-Low T cell and B cell numbers are present while NK cell numbers are normal.

 

-Very low naïve (CD45RA) T-cell numbers can be a useful clue for lack of thymic output. In cases of maternal T cell engraftment the circulating T cells have a predominantly memory (CD45RO) phenotype and have poor proliferation in response to mitogens.

 

-Extremely low T cell proliferation to mitogens (<10% of control) is seen in patients with a SCID phenotype. The large blood volume required to perform mitogen proliferation is often an issue with small infants. Performing the proliferation assay with one stimulus (PHA) is acceptable and requires less blood.

 

-Immunoglobulin levels before 6 months of age may reflect transplacentally aquired maternal IgG). However, immunoglobulin levels can be low prior to 6 months in SCID due to accelerated consumption from recurrent infections.

 

-A chest X-ray may reveal absent thymic tissue.

 

Step 2:  Additional Immune Evaluation.

The following tests may provide additional support for a diagnosis of SCID and can be helpful in certain clinical situations but not necessarily required. 

-TREC Analysis

-TCR Gene Rearrangement PCR (TCR Spectratyping)

-Maternal Engraftment Study

-Radiosensitivity Assay

 

-TRECs (T-cell receptor excision circles) are loops of DNA excised during TCR rearrangement in the thymus. Because TRECs are not replicated with cell division, they are gradually diluted as T-cells become activated and expand. Thus, naïve T-cells that are recent thymic emigrants have high TREC numbers. SCID patients typically have very low TREC numbers.

 

-TCR gene rearrangement is useful for identifying oligoclonally expanded T-cells. This can be seen in maternal engraftment.

 

-Maternal T cells can occasionally undergo clonal expansion in patients with SCID. Maternal T cells typically are CD45RO+ and proliferate poorly to mitogen stimulation. An evaluation for the presence of maternal cells in circulation (maternal engraftment) is useful because it can affect the selection of a stem cell donor and it may necessitate immunosuppression prior to transplantation.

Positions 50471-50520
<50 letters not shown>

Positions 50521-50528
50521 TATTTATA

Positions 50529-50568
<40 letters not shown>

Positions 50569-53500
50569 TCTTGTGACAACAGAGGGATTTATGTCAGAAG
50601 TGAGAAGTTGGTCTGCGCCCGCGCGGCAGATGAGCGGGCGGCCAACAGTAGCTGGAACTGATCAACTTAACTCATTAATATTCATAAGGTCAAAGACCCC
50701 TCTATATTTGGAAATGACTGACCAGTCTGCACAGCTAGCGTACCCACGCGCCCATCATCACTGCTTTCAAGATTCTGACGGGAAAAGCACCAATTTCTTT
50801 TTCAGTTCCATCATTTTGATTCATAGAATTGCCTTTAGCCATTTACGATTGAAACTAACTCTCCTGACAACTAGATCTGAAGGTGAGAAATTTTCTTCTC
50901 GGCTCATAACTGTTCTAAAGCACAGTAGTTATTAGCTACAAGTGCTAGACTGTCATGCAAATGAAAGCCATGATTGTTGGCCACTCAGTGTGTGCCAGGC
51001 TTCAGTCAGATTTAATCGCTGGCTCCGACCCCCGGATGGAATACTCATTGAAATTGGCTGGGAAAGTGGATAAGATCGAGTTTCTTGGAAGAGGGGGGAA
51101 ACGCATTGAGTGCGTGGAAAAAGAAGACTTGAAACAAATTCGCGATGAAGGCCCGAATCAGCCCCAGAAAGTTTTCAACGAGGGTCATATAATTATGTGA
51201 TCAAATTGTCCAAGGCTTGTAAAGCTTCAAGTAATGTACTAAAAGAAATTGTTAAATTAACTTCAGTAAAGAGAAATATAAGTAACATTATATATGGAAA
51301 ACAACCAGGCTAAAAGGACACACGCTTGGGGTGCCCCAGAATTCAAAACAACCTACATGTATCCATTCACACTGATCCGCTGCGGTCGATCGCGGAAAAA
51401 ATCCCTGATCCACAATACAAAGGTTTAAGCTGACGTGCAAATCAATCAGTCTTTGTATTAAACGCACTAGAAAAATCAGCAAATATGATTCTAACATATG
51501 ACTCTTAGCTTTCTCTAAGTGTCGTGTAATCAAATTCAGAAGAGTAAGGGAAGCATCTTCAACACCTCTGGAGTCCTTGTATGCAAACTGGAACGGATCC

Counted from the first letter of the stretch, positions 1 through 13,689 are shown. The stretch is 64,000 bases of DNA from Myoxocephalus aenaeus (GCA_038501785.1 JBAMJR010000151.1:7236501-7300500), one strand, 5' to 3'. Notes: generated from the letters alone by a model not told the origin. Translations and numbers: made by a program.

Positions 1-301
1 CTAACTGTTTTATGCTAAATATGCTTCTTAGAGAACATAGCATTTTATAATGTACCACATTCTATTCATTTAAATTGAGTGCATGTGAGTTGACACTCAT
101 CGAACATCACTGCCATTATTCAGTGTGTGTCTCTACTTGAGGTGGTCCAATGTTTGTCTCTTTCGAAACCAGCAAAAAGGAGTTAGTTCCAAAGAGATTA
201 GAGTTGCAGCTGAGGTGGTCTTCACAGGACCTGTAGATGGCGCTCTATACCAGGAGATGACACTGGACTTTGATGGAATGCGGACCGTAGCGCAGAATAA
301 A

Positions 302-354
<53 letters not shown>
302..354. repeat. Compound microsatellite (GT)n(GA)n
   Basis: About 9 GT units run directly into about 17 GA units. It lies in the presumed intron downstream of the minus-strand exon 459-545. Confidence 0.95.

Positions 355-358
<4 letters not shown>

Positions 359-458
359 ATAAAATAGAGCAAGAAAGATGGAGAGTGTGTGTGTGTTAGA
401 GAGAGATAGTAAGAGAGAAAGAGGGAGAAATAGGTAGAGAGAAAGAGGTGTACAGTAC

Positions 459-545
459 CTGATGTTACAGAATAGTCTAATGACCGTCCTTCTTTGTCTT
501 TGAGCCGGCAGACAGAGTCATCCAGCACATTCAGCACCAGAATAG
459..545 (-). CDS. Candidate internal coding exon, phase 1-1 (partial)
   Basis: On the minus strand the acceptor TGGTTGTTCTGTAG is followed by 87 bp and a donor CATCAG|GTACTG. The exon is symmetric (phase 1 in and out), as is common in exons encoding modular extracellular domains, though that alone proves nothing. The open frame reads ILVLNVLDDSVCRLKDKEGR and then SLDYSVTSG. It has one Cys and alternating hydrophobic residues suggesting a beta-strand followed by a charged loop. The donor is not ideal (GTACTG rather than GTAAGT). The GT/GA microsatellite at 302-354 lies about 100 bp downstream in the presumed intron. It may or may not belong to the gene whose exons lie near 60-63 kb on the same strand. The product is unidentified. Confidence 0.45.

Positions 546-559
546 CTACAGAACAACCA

-A radiosensitivity assay is commercially available through the UCLA diagnostic molecular pathology laboratory. This assay would be expected to be abnormal in other radiosensitive immune deficiencies (A-T, Nijmegen breakage syndrome, DNA Ligase IV deficiency, Cernunnos etc.)

                

                                                                                 

MANAGEMENT

 

          Pending the completion of an immunologic evaluation, it is critical to initiate certain measures to prevent life-threatening complications for patients with SCID. The following precautions should be implemented immediately:

 

1. Avoid all live viral vaccines (rotavirus, varicella, MMR, BCG)

          -Severe vaccine strain disease can occur if SCID patients receive these vaccines.

 

2. Only irradiated, CMV negative blood products should be used

          -Leukocytes from non-irradiated blood can cause graft versus host disease and CMV can cause severe infections.

 

3. Pneumocystis jiroveci prophylaxis with trimethoprim-sulfamethoxazole

          -4-6mg/kg/day of Trimethoprim component divided twice daily 3 days per week

 

4. IVIG replacement therapy

 

5. High resolution HLA-typing for the patient and any siblings

          -For possible Hematopoietic Stem Cell Transplantation (HSCT)

 

          Even with supportive therapies, patients with SCID will not survive without a HSCT. Patients transplanted before 3 months of age have a greater survival while patients who are transplanted later and have suffered end organ damage from infections have a much lower success rate. Overall, patients with T-B- SCID have less successful HSCT outcomes than patients with T-B+ SCID. Excessive exposure to radiation in the form of imaging studies should be avoided unless absolutely necessary.

 

 

                                                                           

RESOURCES

 

Diagnostic Resources       


ARTEMIS SPECIFIC RESOURCES: 

      -UCLA RADIOSENSITIVITY ASSAY 

      -CORRELAGEN ARTEMIS SEQUENCING 

      -GENE DX ARTEMIS SEQUENCING

 

The following tests resources are accessible on the SCID overview diagnostic resources page: 

1. Lymphocyte Subsets by Flow Cytometry for T-cell (CD3, CD4, CD8), B-cell 
    (CD19), and NK cell (CD16/56). 

2. Naïve (CD45 RA) and Memory (CD45 RO) T cells by Flow Cytometry 

3. T-cell proliferation to Mitogens and Specific Antigens (candida, tetanus) 

4. TREC (T-cell receptor excision circle) Analysis 

5. T-cell Receptor Gene Rearrangement (TCR Spectratyping) 

 

 

Literature Resources

1.  Slatter 2010

     PID associated with DNA repair

2.  Ege 2005 

     Artemis

3.  Li 2002 

     Artemis mutations cause Athabascan SCID

4.  Moshous 2001

     Artemis mutations in radiosensitive SCID patients